One unique method of empty-hand training for attacking the vital spots was explained to me by Raju Asan. Chelayan Asan taught him the appropriate amount of pressure to apply and depth of penetration for each type of attack by having him apply each technique with the fingers, hands, or fist to the trunk of a bananna log--a surface which approximates remarkably well in its texture and resistance to penetration skin and muscles.

One simple adangal(adangal = revival in tamil) Chelayan Asan uses to revive '70% of all injuries' is to directly stimulate kavalikaalam with his thumb. When spasms occur and/or the face begins to contort from penetration of a vital spot, Chelayan Asan simultaneously stimulates amakaalam in the calf and koncanimarmmam in the ankle Were koncani to be stimulated without also pressing amakaalam, there would be an adverse affect on the patient.


The Esoteric/Subtle Powers of Attack and the Marmmam of the Subtle Body
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Thus far my description of the vital spots has focused on those particular places on the gross, physical body (sthula-sarira) which, when penetrated or cut in a certain way, may cause death. As we have seen, the symptoms of injury from either a weapon or a blunt object are based on rational observation of the physiological results of penetration. However, just as the practitioner's entire training process begins with the external, gross body and is understood to eventually move inward toward the discovery of the interior, subtle body commonly thought to be encased within the physical body and made visible through the practice of particular forms of meditation (see Zarrilli 1989b), likewise is there understood to exist a more esoteric, subtle means of attacking the vital spots by looking (nokku-marmmam)(nokku = look in Tamil) or pointing (cundu-marmmam).(cundu = point in Tamil) Such attacks are made on either the 107-108 vital spots of the gross, physical body, or the completely separate set of 32 vital spots of the interior, subtle body. No actual physical blow, cut, or thrust with a weapon or empty-hand is said to be needed by a master who has been able to develop the higher mental powers to be able to make such attacks.

Through ascetic practices, wandering sannyasis were (and are) believed to attain supernatural powers, the powers of Shiva, siddhis, which, like every other aspect of life and death in India, have been systematically catalogued and categorized.

These texts reveal that the varma ati system was tratitionally a highly esoteric and mystical one since only someone who had attained accomplished as a Siddha yogi could be considered a master of the vital spots. In keeping with the commonplace Tamil expression, 'without knowing oneself first, I cannot know about others,' the poet who authored Varma Oti Murivu Cara Cuttiram explicitly states, 'Only by practicing the five stages (of yoga kantam) in the six ataram (locations within the subtle body for meditation and generation of internal vital energy) will you get (a clear understanding) of the 108 vital spots (varmam)'. Tirumular's classic definition of a Siddha is implicit in this practice--''Those who live in yoga and see the divine light (oli) and power (cakti) through yoga are the cittar'' (Zvelebil 1973:225 Tirumantiram 1490)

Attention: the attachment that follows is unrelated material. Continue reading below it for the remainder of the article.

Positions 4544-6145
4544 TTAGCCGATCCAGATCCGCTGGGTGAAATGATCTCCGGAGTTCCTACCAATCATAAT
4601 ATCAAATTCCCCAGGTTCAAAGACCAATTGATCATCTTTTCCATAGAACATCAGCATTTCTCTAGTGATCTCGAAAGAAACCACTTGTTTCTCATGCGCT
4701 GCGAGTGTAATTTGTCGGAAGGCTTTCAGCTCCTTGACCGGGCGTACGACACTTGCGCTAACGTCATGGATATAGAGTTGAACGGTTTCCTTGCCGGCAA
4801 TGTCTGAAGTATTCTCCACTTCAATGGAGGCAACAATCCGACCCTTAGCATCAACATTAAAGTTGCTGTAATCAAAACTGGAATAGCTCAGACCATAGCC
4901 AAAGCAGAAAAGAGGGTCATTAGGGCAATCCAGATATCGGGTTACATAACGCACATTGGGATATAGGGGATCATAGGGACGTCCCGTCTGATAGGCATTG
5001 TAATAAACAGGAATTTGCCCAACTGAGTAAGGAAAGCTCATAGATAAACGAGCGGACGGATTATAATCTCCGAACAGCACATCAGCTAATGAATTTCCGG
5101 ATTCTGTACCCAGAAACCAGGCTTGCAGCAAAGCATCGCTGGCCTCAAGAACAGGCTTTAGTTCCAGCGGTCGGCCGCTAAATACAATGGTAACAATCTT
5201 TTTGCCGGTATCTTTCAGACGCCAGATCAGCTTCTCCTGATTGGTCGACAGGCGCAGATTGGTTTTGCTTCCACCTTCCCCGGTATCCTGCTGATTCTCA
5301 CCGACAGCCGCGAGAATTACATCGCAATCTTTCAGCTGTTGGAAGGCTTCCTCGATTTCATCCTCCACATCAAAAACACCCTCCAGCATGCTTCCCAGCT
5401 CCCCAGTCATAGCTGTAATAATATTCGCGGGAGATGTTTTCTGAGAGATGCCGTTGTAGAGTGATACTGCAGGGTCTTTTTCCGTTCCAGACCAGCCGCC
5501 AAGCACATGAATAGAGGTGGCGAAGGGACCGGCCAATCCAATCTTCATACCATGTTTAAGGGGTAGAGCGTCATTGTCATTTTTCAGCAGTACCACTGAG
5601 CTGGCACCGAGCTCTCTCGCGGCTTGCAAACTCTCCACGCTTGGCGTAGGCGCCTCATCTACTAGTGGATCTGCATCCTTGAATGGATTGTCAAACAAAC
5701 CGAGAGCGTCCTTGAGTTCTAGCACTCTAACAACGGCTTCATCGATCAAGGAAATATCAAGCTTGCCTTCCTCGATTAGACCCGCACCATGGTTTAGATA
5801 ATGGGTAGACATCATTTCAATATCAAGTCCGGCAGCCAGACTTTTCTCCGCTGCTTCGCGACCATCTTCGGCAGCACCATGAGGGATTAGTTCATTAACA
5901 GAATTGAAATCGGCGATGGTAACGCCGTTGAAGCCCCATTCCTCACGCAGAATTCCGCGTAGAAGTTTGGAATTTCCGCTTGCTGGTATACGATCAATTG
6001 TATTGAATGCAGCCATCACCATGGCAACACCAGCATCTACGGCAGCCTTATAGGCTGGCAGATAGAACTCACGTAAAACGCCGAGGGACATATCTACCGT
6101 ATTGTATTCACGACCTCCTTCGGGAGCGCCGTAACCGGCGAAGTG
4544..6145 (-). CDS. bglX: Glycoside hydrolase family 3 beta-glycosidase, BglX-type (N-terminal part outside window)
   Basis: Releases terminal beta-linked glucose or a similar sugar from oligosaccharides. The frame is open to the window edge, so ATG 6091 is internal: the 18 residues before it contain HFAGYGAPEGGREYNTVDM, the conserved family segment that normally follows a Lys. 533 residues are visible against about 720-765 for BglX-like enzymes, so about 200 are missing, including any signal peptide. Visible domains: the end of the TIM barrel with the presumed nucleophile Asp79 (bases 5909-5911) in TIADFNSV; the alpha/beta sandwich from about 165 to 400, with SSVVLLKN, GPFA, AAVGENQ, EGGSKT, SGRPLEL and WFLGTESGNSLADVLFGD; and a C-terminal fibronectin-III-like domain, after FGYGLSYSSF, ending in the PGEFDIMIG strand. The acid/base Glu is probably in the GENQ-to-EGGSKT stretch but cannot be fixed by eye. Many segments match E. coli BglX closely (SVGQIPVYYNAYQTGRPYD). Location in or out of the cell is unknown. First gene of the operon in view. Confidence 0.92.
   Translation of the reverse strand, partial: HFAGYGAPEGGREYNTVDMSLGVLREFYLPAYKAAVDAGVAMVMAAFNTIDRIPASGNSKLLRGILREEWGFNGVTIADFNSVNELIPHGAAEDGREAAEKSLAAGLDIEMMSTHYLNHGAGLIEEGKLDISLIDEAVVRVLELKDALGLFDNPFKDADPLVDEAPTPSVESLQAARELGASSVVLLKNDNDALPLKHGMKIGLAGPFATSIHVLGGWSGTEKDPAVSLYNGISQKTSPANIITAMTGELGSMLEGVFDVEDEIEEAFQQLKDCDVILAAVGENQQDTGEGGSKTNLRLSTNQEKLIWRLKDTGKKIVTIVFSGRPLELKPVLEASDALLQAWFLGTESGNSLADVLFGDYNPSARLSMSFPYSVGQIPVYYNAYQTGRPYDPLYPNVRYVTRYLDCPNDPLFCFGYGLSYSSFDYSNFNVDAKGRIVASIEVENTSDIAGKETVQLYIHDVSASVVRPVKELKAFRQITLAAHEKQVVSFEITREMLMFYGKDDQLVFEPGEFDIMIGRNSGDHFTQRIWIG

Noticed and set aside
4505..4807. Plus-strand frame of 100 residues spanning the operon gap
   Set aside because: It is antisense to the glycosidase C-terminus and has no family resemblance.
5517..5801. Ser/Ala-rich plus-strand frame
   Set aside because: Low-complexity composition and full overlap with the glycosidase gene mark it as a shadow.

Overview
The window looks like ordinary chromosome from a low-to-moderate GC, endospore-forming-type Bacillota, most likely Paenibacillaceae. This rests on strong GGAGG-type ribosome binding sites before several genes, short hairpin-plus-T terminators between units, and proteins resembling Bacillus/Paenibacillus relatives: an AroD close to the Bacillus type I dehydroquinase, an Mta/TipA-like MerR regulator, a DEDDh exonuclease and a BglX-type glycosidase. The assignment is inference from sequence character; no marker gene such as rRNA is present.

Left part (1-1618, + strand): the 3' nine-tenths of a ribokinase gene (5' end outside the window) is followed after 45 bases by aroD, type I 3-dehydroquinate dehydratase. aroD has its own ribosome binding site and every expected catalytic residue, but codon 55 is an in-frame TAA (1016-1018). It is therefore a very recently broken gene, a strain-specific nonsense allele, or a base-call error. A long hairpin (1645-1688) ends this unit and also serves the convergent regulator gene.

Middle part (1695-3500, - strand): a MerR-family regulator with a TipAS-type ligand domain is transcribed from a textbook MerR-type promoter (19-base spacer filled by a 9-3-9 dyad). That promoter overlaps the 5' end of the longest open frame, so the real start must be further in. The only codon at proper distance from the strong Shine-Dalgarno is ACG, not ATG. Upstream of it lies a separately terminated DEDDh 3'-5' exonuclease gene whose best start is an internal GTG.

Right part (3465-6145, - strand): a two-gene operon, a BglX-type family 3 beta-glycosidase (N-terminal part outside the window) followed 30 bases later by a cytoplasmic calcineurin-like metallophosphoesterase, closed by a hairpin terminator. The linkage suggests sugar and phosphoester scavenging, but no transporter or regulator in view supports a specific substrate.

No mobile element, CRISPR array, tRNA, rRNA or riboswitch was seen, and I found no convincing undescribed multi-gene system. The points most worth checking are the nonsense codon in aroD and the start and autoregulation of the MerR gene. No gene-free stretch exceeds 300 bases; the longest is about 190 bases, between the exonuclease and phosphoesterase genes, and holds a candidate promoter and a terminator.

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Local Knowledge and Having a 'Doubtless Mentality'
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Balachandran Master's highly reflexive yet humorous observation that as long as a practitioner learns only from only one master the vital spots make complete sense, reflects the fact that a martial practitioner's knowledge of the vital spots must be 'doubtless.'

Unlike the modern researcher or 'David' whose understanding of the vital spots is a blurred mass of confusion which results from attempts to cobble together coherence from several different traditions of interpretation, the practitioner is supposed to deveop full confidence in the efficacy of his own techniques. As Gurukkal Govindankutty Nayar explained,
Being doubtless is the utmost target of the student. Therefore, whatever you do should be made perfect. You should never have doubts. Just do it!...You must have a doubtless mentality. Others may not have full confidence in themselves yet, and so they may have some lingering doubts. To have confidence you must have a pure heart and be true to yourself. You must not be proud or vain. One of the first steps toward doubtlessness is to have no pride but you must have great belief in what you are doing. Then only will you know what to do at the proper time.

When one is doubtless his practice is instinctual. There is no premeditation, only action. He embodies the common folk expression of the ideal state of the martial practitioner--'the body becomes an eye' (meyyu kannakuka). What is done is done with the power and force appropriate to the moment--whether in giving a counter-application to a vital spot for revival, a healing stroke passing over a vital spot in a massage therapy, or a potentially deadly blow or cut to a vital spot to disarm or kill an attacker.